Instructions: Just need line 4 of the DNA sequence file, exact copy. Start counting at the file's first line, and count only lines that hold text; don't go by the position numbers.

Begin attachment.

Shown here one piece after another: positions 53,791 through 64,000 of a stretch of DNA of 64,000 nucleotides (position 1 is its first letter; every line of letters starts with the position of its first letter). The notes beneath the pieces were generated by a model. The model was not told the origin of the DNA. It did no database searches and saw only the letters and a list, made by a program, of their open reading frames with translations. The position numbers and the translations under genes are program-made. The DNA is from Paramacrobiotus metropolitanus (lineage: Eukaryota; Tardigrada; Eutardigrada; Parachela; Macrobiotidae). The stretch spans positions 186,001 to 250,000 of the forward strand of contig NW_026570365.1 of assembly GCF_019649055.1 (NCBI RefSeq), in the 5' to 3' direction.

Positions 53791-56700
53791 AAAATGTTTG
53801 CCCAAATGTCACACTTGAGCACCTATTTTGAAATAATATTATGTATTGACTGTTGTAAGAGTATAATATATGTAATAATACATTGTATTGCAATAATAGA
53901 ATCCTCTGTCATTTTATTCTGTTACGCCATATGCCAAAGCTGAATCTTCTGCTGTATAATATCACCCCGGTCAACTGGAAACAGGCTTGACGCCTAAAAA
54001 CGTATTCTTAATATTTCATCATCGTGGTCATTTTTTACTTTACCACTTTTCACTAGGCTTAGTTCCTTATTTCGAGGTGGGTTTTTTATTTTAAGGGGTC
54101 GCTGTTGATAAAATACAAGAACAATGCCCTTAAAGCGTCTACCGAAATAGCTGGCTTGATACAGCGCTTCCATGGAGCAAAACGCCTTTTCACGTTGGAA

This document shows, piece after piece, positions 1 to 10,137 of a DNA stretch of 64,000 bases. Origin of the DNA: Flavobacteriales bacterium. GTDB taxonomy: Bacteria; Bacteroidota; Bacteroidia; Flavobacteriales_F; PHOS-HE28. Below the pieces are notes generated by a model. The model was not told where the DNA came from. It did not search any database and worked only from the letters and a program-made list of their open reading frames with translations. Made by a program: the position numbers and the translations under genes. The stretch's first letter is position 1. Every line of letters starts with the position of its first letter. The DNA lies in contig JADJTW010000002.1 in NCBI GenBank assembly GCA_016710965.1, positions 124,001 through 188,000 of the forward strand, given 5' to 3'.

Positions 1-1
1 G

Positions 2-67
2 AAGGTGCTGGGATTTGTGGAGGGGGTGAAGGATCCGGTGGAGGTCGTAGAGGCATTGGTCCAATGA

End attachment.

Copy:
53801 CCCAAATGTCACACTTGAGCACCTATTTTGAAATAATATTATGTATTGACTGTTGTAAGAGTATAATATATGTAATAATACATTGTATTGCAATAATAGA